Movies Update Of The Beach Bum

The title character in “The Beach Bum,” a Stoner poet named Moondog, is the part Matthew McConaughey was born to play, and he’s indeed at his McConaughey-is here: smiling, laughing, pontificating, publicly urinating, hazily stumbling from one part to the next, just generally living his best life. But the Film is written and directed by Harmony Korine (“Trash Humpers”, “Spring Breakers”), so Moondog’s “Best Life” almost missed his daughter’s wedding because he beats up a waitress, comes out of court-ordered rehab and assaults an old man to buy medicine with Zac Efron (in the role of James Franco). Korine finds these things delicious and hilarious, especially since Moondog gets away with everything, the li’l rascal. The whole film is an ignorant pay to white privilege.

Moondog is considered by the whole world to be a poetic genius, albeit sloppy, unreliable, who has not produced anything new for years. His Louisiana-accented Agent (Jonah Hill) brings him here and there to shows and he lives in Miami with his fabulously wealthy wife Minnie (Isla Fisher) who shares his amoral worldview of having no values and enjoying nothing. When she dies in a car accident, she leaves an Ultimatum: Moondog has a year to finish the book he wrote forever, otherwise he will not receive anything from her money.

The premise sounds sweet, and John Debney’s whimsical score matches that – but then there’s the Korine factor, too. Every matter of amusing irresponsibility-Moondog walking around with a rapper named small (Snoop Dogg) or a dolphin guide named Captain Wack (Martin Lawrence) whose foot is bitten by a shark—is upset by something obscene, ruthless or cruel. We should find Moondog charming, sassy, weird and adorable, but I found him most often horrible and unlikely. I’ve judged it over and over again, which is unpleasant when the Film does the opposite.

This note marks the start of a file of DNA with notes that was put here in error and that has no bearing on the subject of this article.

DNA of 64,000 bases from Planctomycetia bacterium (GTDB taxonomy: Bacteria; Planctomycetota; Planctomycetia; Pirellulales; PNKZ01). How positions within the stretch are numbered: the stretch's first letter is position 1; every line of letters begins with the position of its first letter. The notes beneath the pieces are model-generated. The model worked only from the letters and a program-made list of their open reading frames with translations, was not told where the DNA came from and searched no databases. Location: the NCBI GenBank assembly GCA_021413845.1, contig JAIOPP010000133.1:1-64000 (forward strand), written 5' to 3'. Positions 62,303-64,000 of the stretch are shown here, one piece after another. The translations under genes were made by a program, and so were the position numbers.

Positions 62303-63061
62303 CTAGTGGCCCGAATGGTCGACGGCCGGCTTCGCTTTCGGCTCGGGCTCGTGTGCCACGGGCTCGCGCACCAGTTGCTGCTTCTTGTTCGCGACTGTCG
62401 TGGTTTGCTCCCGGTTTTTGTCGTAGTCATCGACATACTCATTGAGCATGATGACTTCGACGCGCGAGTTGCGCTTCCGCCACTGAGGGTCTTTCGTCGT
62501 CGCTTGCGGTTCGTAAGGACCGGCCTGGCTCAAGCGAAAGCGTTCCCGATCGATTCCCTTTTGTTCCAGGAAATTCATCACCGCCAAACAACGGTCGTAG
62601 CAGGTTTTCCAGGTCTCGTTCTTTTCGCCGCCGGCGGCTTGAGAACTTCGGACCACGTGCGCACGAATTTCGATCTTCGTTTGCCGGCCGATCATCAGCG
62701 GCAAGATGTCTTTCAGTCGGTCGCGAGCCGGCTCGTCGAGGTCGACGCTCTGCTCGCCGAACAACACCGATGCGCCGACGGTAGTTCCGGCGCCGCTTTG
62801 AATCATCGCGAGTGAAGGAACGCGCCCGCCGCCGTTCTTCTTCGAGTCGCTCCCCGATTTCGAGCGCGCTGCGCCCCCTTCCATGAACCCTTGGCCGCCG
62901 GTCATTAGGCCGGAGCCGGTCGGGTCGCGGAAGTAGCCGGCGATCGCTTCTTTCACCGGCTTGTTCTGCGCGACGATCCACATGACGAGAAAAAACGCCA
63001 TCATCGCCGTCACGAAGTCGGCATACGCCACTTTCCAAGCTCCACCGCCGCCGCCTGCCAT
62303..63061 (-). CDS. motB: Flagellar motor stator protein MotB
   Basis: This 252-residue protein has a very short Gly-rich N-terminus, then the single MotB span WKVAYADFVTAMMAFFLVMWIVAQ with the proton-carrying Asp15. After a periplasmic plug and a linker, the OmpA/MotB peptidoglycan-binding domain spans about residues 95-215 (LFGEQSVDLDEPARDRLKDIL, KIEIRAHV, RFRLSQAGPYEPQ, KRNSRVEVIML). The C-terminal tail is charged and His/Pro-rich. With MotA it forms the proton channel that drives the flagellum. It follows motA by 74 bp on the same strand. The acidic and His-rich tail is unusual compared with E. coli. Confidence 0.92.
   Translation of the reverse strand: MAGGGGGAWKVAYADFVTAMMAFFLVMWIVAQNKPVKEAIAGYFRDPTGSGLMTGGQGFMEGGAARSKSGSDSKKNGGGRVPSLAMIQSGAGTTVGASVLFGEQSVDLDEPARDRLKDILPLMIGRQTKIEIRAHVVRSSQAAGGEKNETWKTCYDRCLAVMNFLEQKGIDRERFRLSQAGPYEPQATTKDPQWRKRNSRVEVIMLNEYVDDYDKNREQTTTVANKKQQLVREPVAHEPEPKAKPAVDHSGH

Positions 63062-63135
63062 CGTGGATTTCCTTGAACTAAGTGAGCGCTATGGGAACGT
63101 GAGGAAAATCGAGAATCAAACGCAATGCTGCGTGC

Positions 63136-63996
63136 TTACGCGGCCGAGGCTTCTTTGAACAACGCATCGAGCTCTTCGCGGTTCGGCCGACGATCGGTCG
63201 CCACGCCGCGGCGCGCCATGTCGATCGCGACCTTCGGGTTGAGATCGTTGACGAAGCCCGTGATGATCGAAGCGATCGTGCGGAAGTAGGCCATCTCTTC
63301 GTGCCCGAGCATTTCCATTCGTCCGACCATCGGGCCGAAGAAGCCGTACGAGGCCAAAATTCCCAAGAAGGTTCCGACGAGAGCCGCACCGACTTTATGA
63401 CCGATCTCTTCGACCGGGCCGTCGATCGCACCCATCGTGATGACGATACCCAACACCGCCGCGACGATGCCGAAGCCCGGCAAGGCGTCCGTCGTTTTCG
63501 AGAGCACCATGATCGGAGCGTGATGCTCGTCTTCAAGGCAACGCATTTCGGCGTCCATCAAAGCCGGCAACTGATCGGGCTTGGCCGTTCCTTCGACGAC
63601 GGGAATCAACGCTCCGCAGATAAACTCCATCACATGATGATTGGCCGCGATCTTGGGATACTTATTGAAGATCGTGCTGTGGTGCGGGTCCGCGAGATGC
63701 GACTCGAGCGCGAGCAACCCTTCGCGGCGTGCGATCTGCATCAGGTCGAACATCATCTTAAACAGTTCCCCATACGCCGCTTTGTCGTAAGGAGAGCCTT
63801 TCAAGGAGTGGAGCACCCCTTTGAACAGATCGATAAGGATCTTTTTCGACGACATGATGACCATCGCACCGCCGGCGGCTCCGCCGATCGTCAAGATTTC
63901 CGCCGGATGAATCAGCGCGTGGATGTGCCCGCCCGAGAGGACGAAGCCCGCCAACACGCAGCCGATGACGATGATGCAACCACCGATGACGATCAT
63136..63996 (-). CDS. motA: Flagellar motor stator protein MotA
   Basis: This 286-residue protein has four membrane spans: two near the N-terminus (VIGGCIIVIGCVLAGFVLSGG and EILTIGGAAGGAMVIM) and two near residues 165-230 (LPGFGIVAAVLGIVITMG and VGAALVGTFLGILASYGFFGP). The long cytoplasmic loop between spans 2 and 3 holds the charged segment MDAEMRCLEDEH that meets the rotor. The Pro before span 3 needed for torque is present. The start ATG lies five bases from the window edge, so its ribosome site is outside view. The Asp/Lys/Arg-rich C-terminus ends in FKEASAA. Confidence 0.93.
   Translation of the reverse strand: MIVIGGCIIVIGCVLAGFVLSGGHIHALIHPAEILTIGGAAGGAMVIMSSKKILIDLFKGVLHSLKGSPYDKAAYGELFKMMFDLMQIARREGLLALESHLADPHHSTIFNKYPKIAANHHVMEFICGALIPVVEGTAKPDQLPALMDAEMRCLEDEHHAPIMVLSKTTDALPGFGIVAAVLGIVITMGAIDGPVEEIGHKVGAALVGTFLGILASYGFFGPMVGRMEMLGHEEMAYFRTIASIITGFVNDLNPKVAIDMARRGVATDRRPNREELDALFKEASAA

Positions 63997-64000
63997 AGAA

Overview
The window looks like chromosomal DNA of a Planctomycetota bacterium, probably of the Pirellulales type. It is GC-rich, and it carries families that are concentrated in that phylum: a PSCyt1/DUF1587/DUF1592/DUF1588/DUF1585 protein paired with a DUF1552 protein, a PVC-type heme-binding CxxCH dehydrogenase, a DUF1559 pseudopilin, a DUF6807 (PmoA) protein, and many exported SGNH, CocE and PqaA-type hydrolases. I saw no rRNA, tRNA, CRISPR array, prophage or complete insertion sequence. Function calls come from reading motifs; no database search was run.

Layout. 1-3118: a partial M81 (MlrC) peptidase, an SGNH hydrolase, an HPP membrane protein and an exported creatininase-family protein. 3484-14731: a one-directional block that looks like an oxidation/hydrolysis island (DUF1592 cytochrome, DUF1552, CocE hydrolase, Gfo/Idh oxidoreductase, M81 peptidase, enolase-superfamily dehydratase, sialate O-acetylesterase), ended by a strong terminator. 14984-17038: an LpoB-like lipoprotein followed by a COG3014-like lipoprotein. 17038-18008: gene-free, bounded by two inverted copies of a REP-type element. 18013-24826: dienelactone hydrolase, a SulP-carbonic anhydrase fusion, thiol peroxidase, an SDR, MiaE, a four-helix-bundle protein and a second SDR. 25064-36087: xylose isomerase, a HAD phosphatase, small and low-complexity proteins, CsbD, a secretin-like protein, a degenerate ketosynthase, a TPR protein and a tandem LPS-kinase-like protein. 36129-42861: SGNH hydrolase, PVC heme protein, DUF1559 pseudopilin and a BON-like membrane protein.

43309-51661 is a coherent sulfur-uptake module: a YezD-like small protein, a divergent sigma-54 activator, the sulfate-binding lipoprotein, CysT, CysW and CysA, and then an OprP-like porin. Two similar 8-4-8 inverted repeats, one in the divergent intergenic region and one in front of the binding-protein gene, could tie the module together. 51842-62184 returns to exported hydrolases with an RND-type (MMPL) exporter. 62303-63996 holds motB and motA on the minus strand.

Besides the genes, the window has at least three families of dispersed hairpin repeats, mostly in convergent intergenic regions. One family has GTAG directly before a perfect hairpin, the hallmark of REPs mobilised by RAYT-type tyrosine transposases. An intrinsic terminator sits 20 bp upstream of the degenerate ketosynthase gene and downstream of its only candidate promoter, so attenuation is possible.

Is this a Me problem, not a Harmony Korine problem? Maybe. But I’m writing the review, so you stick with it. Korine shows undeniable talent and craftsmanship, with a game that sometimes serves him well. “Spring Breakers” was also horrible, but fascinating and alerting: a fun nightmare. “The Beach Bum” also feels like a nightmare, but he doesn’t acknowledge that it is one. Joyful Anarchy is one thing; it’s malicious Anarchy, bad luck for anyone who’s not Moondog.

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